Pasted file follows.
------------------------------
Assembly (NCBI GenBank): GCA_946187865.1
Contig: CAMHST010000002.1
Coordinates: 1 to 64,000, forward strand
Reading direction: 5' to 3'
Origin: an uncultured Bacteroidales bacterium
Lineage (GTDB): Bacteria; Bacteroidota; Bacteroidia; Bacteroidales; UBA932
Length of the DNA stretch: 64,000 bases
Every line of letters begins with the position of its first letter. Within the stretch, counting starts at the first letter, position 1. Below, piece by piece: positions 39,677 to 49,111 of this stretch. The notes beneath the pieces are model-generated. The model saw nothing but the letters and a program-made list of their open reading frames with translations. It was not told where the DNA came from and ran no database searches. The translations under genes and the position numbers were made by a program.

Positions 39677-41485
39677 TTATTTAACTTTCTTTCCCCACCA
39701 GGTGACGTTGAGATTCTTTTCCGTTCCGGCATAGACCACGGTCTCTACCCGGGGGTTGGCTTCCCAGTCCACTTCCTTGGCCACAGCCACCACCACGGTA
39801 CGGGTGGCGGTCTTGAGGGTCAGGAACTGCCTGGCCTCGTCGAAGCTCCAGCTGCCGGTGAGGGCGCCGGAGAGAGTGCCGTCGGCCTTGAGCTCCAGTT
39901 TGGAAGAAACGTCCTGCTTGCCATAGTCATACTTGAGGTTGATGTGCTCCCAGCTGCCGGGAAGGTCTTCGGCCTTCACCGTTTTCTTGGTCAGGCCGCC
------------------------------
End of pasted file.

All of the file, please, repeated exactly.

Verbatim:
Assembly (NCBI GenBank): GCA_946187865.1
Contig: CAMHST010000002.1
Coordinates: 1 to 64,000, forward strand
Reading direction: 5' to 3'
Origin: an uncultured Bacteroidales bacterium
Lineage (GTDB): Bacteria; Bacteroidota; Bacteroidia; Bacteroidales; UBA932
Length of the DNA stretch: 64,000 bases
Every line of letters begins with the position of its first letter. Within the stretch, counting starts at the first letter, position 1. Below, piece by piece: positions 39,677 to 49,111 of this stretch. The notes beneath the pieces are model-generated. The model saw nothing but the letters and a program-made list of their open reading frames with translations. It was not told where the DNA came from and ran no database searches. The translations under genes and the position numbers were made by a program.

Positions 39677-41485
39677 TTATTTAACTTTCTTTCCCCACCA
39701 GGTGACGTTGAGATTCTTTTCCGTTCCGGCATAGACCACGGTCTCTACCCGGGGGTTGGCTTCCCAGTCCACTTCCTTGGCCACAGCCACCACCACGGTA
39801 CGGGTGGCGGTCTTGAGGGTCAGGAACTGCCTGGCCTCGTCGAAGCTCCAGCTGCCGGTGAGGGCGCCGGAGAGAGTGCCGTCGGCCTTGAGCTCCAGTT
39901 TGGAAGAAACGTCCTGCTTGCCATAGTCATACTTGAGGTTGATGTGCTCCCAGCTGCCGGGAAGGTCTTCGGCCTTCACCGTTTTCTTGGTCAGGCCGCC